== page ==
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BSS2015: Dave Gibson’s state of the nation, part 1

Dave Gibson gave a wide-ranging address on Sunday to the NZFC, ticking off a bunch of things that needed talking about and getting in and amongst it.

The importance of getting in and amongst was rather the point of the first section of his speech, addressing the results of the NZFC’s stakeholder survey before outlining and promoting some of what’s happening right now – such as the announcement of who’s been supported by the Boost fund.

There was also the politics, some of which had been touched on by Jon Landau in his session on Saturday, and the plans (which will be covered separately).

The session kicked off with a reel, a reminder of how little NZFC-supported feature fare has hit the release point in its cycle this year – although later a slide listed over 20 narrative and doco features at some point in the production cycle.

Gibson focused on the stakeholder survey, skipping lightly over the positive comments that not so long ago would have been the sum total of any such NZFC presentation. Carving the criticisms into ones the Commission agreed with, ones it had a different take on, and ones it disagreed with, Gibson started in on the thorny old chestnut of accessibility and communication.

Should the Commission be more approachable? Yes it should, Gibson said. Should it communicate better? Not necessarily, although some staff (possibly those doing the itchy-bum shuffle at that point) should certainly get better at responding to communications more quickly.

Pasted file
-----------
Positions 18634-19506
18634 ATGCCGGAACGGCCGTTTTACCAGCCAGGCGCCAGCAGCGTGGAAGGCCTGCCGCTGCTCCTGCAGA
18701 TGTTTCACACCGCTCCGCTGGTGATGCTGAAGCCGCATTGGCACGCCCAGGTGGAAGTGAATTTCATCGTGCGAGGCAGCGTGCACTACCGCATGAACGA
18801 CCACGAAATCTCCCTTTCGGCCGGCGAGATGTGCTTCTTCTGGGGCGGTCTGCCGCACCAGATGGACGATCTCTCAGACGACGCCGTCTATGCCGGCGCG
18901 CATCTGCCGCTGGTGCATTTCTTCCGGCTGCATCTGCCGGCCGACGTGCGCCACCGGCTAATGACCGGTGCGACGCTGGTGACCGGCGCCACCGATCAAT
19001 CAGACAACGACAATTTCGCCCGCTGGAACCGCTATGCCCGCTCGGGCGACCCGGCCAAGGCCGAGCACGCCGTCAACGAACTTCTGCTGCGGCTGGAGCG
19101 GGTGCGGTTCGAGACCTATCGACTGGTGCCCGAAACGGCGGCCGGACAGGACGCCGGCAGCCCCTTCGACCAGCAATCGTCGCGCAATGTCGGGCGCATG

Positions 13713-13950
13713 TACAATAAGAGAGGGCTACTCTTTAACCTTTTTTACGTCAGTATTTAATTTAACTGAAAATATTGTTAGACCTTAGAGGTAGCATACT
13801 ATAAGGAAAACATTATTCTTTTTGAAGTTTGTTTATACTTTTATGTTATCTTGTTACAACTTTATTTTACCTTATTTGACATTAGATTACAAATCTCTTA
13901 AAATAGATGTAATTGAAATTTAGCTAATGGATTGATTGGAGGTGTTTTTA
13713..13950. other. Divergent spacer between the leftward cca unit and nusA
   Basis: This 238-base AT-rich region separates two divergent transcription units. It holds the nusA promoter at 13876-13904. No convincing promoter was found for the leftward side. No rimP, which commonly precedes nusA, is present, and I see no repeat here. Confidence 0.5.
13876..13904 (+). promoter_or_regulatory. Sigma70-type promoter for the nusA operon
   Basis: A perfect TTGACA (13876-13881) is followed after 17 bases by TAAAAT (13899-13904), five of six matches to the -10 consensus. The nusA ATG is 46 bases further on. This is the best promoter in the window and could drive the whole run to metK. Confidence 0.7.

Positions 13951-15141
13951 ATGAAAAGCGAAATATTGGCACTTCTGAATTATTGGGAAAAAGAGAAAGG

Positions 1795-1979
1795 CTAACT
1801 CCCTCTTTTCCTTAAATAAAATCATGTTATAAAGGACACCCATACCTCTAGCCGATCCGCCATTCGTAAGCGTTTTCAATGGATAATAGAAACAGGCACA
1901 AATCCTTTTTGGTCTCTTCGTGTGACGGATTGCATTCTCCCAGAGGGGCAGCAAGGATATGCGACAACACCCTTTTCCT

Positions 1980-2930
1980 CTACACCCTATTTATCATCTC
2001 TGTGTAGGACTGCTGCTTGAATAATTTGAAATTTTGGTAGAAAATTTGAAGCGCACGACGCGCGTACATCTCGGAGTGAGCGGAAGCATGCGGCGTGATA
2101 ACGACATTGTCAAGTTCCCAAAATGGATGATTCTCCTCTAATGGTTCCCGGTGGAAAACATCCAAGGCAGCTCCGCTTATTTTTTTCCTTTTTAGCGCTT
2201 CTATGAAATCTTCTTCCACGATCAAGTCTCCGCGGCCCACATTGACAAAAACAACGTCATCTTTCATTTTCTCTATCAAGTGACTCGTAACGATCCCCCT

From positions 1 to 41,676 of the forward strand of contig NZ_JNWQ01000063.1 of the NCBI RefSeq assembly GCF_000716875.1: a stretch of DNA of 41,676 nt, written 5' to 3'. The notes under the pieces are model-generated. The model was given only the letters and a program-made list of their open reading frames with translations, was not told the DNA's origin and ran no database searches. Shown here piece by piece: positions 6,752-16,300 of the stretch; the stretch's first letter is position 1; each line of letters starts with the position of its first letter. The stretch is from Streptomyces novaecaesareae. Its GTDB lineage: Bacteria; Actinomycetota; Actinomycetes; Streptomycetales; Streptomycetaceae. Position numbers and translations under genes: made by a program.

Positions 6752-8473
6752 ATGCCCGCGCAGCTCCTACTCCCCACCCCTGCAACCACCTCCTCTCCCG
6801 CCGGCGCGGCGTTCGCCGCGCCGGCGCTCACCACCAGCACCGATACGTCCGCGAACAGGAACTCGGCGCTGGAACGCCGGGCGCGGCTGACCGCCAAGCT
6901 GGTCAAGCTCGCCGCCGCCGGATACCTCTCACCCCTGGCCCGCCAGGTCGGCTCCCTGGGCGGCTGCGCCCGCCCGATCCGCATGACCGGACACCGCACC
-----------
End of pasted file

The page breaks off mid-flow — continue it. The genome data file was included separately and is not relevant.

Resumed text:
To be more accessible, Gibson announced that the NZFC would go on a bit of a tiki tour before Xmas. Rather than putting on formal presentations, the Commission will run a series of slower than speed dating sessions with staff from various departments available for rolling one-to-ones over the course of a day. Dates were announced for five centres in late November and early December with more info to come via the NZFC website.

Sticking with communication, Gibson also noted that new funding application guidelines (in plain English) were now on the NZFC website.

One potentially tricky criticism was that NZFC staff were “not expert or experienced enough”.

Gibson disagreed with the assessment, saying, “I think they are, but I accept that we have not promoted them and their expertise enough.”

Citing some team members by name, Gibson reckoned 18 of the NZFC’s staff had worked in development, production, post production, exhibition, distribution or marketing. Most of the others worked in Business Affairs or Finance – where you’d hope they’d be qualified lawyers or accountants rather than DoPs or editors.

Gibson also noted that in his 22 months at the NZFC the Incentives team had grown considerably – to three full-timers plus contract consultants. Gibson also acknowledged some trimming of budgets (other than production spend) over the last year, and said he wasn’t keen on a larger number of NZFC staff disbursing smaller amounts of cash to support projects. However, while the Lotteries Grant that provides most production investment is fixed (a percentage of whatever’s been spent on Lotto tickets over the preceding period), incentive spend is a percentage of in-country spend and not capped. More inbound work, more inbound spend, more work and money in NZ.

So, if the NZFC staff numbers are getting bigger, we should all be happy when those people are needed to keep up with the incentives workload.

The second part of this article, covering the politics and plans, will be published Wednesday 14 October.

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